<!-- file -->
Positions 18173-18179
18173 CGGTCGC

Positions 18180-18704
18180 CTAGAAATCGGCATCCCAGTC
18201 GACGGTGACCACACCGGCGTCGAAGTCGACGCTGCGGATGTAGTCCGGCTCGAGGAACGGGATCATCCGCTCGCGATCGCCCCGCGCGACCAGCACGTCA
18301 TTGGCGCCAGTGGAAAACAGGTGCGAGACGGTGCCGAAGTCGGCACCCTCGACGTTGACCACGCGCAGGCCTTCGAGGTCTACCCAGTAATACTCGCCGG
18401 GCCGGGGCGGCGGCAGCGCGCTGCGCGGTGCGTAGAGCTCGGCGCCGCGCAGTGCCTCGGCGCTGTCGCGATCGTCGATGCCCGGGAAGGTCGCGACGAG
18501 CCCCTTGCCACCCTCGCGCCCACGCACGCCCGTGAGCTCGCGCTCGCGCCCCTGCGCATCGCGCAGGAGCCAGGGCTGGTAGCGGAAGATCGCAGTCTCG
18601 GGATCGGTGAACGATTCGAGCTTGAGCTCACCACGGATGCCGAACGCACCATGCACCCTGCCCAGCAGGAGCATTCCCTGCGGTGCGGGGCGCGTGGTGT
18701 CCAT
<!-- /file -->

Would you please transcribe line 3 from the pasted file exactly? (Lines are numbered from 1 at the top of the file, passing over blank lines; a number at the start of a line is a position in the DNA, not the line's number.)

Positions 18180-18704